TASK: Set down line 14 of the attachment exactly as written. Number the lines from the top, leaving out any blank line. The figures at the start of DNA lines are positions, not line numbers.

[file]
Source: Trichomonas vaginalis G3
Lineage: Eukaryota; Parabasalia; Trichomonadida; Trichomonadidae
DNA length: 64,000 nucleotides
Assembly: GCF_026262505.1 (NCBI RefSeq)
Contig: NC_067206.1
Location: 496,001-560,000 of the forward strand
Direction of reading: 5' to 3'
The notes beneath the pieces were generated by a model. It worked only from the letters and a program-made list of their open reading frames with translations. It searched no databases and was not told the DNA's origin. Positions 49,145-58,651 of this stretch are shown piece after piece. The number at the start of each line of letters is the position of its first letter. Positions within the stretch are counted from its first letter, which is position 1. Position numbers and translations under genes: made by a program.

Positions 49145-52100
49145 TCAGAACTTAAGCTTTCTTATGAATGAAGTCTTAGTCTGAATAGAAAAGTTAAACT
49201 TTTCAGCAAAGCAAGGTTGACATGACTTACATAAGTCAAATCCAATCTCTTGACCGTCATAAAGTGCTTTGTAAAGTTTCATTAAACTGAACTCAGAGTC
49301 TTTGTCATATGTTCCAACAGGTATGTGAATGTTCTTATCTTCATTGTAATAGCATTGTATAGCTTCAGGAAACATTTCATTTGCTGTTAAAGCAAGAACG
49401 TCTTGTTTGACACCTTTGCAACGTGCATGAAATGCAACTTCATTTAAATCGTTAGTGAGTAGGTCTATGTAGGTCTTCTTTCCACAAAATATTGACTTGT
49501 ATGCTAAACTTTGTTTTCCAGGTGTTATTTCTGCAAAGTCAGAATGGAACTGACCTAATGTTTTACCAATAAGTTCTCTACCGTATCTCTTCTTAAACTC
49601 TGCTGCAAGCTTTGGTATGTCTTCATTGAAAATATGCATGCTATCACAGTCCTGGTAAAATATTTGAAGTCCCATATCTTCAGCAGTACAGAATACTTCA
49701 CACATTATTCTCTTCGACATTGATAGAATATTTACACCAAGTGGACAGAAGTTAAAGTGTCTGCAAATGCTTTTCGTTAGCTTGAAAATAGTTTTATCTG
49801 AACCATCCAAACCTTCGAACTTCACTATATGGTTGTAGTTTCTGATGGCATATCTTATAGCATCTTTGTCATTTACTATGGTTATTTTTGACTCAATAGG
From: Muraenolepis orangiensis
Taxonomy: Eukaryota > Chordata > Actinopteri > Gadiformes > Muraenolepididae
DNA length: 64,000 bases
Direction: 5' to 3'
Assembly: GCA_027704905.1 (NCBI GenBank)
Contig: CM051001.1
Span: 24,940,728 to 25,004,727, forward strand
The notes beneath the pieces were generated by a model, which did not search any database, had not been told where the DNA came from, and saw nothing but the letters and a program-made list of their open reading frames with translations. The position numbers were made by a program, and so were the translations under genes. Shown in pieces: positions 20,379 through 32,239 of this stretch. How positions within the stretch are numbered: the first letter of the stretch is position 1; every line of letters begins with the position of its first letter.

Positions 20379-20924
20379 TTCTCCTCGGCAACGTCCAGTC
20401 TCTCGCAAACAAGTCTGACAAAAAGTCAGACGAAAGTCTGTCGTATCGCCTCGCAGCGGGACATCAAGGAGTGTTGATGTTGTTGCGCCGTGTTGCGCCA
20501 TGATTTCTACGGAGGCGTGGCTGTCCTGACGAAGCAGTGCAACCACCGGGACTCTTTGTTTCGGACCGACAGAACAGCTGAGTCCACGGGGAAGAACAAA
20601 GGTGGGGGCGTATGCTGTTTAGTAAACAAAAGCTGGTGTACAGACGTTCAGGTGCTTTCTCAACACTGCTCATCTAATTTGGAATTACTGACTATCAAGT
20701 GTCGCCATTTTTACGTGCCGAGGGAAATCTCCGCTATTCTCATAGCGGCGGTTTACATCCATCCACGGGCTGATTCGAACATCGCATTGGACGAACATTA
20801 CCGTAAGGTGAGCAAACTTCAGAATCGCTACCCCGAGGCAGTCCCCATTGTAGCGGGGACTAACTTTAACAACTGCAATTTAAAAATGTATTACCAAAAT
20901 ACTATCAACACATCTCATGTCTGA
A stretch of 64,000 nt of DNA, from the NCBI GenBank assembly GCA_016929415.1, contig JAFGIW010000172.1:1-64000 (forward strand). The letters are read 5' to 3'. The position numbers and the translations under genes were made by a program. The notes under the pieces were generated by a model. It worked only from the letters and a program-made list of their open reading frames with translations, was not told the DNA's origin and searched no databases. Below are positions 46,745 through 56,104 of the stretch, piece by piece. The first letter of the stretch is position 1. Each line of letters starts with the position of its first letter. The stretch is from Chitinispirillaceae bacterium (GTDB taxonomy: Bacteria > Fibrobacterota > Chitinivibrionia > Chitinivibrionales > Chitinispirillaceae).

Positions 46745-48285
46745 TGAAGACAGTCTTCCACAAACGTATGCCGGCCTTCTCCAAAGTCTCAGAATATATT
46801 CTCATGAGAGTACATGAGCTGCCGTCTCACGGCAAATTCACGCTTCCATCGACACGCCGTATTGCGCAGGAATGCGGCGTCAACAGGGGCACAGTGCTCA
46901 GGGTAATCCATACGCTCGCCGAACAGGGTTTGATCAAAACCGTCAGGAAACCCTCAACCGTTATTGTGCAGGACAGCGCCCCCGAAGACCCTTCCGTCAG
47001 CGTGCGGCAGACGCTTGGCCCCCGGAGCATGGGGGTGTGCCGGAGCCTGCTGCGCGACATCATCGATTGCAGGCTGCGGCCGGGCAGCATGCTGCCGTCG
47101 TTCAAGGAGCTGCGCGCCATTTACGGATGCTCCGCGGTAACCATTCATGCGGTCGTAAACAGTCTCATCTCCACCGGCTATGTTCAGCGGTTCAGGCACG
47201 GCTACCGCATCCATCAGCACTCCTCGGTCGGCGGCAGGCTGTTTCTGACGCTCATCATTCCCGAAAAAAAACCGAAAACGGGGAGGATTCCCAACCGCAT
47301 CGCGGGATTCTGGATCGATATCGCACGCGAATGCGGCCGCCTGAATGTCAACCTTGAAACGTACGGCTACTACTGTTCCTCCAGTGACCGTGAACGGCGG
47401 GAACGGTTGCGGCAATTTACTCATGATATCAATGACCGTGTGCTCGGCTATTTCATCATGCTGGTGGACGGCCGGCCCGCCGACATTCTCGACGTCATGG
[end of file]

49501 ATGCTAAACTTTGTTTTCCAGGTGTTATTTCTGCAAAGTCAGAATGGAACTGACCTAATGTTTTACCAATAAGTTCTCTACCGTATCTCTTCTTAAACTC